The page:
5 Ways to Celebrate AAPI Heritage

Celebrate APAHM by exploring the history, arts, and culture of Asian American and Pacific Islanders in the U.S.

By Google Arts & Culture

Kinding Sindaw Performance by Joseph PinlacAsian American Arts Alliance

1. Dive into the history

Asian Americans are the fastest-growing demographic group in the U.S., and the question of belonging and identity is more critical than ever among the AAPI community. Over the past few years, we’ve seen an increase in Asian representation in mainstream media, and Asian Americans have also flourished as poets, writers, directors, fashion designers, architects, visual artists and more. The creative offerings of Asian Americans aren’t just accepted, but celebrated.

Van Troi Anti-Imperialist Youth Brigade (1972-08-22) by Alan OhashiVisual Communications Media

In Asian Pacific American Heritage Month (APAHM), we aim to highlight the history, heritage, and contributions of the community, with the stories from API artists and activists. Keep clicking to read about some of the inspiring leaders in the API community, and how they’ve helped define what it means to be Asian American.

Loe Lee Portrait

2. Meet Loe Lee

The artist behind the hub's colorful illustrations this year is Loe Lee, an award-winning illustrator, designer, and muralist from New York City who combines whimsical themes with everyday scenes. Having spent her childhood in Chinatown, she continues to partner with local community groups to bring art and aid to the neighborhood.

Onwards Together (2022) by Loe Lee

"I wanted to celebrate the diversity of API cultures that exist in America without grouping them beneath one moniker. As a result, I illustrated different API communities and elements coming together for each scene. This appears most notably in the header image, where I created a unique creature comprised of numerous symbols found in Asian and Pacific Islander art."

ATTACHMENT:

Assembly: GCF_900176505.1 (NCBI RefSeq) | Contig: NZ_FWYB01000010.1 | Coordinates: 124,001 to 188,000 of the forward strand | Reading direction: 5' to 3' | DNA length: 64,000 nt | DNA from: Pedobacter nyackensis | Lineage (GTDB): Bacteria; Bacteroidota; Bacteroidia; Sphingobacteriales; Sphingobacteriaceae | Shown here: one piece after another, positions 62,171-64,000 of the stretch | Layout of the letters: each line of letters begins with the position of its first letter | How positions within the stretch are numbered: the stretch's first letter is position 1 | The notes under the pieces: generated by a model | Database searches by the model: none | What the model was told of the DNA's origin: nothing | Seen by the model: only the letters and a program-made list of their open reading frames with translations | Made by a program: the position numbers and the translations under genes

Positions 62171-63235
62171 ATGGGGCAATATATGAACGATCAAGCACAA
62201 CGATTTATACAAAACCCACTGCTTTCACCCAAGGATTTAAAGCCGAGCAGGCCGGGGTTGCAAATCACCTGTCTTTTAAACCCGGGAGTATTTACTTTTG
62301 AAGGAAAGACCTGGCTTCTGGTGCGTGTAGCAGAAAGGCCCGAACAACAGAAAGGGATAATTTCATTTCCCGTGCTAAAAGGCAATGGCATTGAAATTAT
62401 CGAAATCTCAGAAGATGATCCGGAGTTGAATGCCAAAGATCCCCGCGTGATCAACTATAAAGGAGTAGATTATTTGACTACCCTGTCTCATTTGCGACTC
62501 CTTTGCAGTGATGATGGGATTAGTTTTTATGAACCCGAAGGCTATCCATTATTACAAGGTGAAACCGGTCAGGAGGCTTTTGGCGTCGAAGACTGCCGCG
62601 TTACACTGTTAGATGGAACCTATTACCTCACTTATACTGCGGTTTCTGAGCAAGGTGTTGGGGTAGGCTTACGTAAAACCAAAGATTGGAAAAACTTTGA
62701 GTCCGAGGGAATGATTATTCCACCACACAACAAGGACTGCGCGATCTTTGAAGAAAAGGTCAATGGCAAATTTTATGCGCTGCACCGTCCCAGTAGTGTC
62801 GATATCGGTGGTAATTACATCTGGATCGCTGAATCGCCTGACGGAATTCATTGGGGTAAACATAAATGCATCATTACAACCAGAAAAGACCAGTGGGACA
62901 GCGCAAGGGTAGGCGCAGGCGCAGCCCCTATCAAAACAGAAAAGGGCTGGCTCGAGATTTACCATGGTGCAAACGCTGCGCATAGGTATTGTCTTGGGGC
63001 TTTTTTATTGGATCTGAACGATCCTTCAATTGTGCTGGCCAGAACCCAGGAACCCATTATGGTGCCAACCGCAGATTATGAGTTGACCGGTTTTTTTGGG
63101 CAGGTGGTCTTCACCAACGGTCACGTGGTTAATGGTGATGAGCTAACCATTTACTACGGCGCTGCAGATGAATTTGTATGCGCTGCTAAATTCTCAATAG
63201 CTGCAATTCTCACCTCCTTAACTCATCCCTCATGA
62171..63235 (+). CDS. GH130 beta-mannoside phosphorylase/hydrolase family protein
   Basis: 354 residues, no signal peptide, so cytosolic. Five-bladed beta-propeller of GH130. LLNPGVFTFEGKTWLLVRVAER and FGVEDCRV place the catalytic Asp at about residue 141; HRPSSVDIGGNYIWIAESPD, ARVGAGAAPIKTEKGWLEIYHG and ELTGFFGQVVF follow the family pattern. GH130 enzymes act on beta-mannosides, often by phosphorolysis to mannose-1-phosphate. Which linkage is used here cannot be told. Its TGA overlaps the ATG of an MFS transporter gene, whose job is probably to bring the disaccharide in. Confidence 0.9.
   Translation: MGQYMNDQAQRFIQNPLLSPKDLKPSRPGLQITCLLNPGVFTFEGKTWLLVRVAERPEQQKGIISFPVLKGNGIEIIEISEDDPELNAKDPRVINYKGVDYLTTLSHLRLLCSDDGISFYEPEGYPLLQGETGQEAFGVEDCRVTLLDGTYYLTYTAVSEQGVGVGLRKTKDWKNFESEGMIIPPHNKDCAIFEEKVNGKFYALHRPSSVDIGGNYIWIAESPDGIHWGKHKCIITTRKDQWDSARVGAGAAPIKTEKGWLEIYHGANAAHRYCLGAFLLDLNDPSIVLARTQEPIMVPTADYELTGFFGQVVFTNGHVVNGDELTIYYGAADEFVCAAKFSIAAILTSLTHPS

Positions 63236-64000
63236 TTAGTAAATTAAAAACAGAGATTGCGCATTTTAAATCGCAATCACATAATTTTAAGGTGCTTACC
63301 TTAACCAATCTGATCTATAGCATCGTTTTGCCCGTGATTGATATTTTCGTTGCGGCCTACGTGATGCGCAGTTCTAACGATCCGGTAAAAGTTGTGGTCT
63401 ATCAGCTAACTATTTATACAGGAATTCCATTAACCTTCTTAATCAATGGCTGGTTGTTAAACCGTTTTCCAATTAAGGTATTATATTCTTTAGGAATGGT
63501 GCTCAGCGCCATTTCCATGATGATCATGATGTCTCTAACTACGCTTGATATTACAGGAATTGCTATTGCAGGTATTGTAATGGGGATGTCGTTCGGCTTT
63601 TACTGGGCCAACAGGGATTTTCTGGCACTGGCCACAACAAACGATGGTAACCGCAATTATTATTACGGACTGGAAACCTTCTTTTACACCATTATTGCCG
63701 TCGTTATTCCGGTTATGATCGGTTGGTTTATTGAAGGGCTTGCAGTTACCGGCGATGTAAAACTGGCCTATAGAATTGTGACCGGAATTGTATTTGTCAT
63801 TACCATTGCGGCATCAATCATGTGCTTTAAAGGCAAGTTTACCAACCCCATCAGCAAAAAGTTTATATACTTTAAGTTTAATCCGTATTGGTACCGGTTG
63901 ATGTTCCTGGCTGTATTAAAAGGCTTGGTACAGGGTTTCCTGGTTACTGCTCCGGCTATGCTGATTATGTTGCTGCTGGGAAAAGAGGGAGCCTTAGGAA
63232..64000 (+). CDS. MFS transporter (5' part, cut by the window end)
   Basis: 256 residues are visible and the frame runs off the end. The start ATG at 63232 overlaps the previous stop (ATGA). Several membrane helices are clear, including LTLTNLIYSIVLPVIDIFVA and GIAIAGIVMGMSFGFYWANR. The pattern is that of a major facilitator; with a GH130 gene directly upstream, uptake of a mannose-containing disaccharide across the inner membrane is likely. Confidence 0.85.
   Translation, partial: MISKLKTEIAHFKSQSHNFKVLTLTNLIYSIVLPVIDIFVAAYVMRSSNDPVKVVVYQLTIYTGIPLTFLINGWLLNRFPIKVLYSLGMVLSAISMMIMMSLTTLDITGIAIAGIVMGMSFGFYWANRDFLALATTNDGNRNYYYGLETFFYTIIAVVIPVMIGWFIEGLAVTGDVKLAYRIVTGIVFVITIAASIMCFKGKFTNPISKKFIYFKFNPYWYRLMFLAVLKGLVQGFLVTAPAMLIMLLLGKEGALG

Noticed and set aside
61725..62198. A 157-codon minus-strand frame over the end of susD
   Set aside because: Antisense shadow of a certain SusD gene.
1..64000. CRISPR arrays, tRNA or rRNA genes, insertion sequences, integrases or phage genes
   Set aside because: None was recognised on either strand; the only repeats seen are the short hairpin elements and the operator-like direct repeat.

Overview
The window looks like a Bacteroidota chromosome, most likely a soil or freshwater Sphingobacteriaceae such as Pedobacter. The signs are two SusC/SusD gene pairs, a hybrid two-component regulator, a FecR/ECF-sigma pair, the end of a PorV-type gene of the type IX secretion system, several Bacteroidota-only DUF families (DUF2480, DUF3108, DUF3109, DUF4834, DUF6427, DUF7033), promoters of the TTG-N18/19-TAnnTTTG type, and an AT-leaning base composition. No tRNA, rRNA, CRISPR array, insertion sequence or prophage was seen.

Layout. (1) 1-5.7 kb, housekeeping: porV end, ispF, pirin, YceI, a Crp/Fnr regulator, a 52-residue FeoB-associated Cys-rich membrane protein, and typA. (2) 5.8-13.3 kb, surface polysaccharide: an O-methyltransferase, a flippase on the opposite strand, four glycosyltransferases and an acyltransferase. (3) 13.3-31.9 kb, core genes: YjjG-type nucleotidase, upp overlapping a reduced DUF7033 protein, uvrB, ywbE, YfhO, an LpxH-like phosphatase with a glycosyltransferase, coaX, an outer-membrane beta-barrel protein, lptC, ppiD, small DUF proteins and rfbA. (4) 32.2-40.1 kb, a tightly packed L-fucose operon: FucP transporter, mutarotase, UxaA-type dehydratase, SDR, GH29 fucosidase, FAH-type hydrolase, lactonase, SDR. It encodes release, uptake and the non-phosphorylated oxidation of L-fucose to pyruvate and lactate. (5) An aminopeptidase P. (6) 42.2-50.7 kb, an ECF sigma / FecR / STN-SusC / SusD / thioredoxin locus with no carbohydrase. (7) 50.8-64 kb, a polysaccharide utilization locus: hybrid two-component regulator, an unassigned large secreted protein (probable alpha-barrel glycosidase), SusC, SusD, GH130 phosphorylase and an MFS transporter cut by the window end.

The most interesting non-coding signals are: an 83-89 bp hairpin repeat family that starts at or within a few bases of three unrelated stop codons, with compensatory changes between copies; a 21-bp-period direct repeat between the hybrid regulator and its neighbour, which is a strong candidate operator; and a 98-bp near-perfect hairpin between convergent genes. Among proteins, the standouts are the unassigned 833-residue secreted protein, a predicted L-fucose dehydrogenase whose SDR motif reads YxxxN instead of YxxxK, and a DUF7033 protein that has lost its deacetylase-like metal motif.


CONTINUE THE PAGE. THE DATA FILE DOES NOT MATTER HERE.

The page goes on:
"These elements include the hibiscus, mountain ridges and cherry blossoms, sampaguitas and water buffalo horns, elephant tusks and lotuses, and so much more. Ultimately, I wanted to showcase our communities coming together, while at the same time featuring the unique characteristics of the cultures that live here."

A Lady and a Road Map (1962) by Bernice Bing, American, 1936 - 1998Asian Art Museum

3. Discover API artists

Learn about the Abstract Expressionist artist, Bernice Bing, who is finally getting her due. Bing was a leading figure in the San Francisco arts and queer communities, and was deeply influenced by Zen Buddhism and Chinese calligraphy.

Cultivator (detail) (2022) by Kelly AkashiSan José Museum of Art

Explore Kelly Akashi: Formations at the San José Museum of Art. The LA-born artist is known for her materially hybrid works, combining mediums like photo, glassblowing, bronze casting, and stone carving, creating work that explores her family's internmentment experience.

Collage of Asia Art Archive in America. (2020) by Asia Art Archive in AmericaAsia Art Archive in America

4. Read works from AAPI activists, poets and storytellers

Find inspiration in reading shortlist curated by the Asia Art Archive in America. Read think pieces, conversations, prose, and poetry work that highlight decades of Asian American and Asian Diasporic movement work, and celebrate API women of today, yesterday and the future.

Karho and his father in Mee Sum Cafe (2020-10-07) by Steven YenWelcome to Chinatown

5. Emerge undivided

Joining the hub this year, connect with organizations amplifying multi-dimensional AAPI voices and experiences: Asian American Arts AllianceAsian Arts InitiativesKearny Street Workshop, and Welcome to Chinatown. Learn more about their collective work, and how they're building and supporting communities.

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The story featured may in some cases have been created by an independent third party and may not always represent the views of the institutions, listed below, who have supplied the content.
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